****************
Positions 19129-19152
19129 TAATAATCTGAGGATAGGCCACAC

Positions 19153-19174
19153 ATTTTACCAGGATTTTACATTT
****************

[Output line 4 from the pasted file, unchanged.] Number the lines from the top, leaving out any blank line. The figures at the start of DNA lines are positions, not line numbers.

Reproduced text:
19153 ATTTTACCAGGATTTTACATTT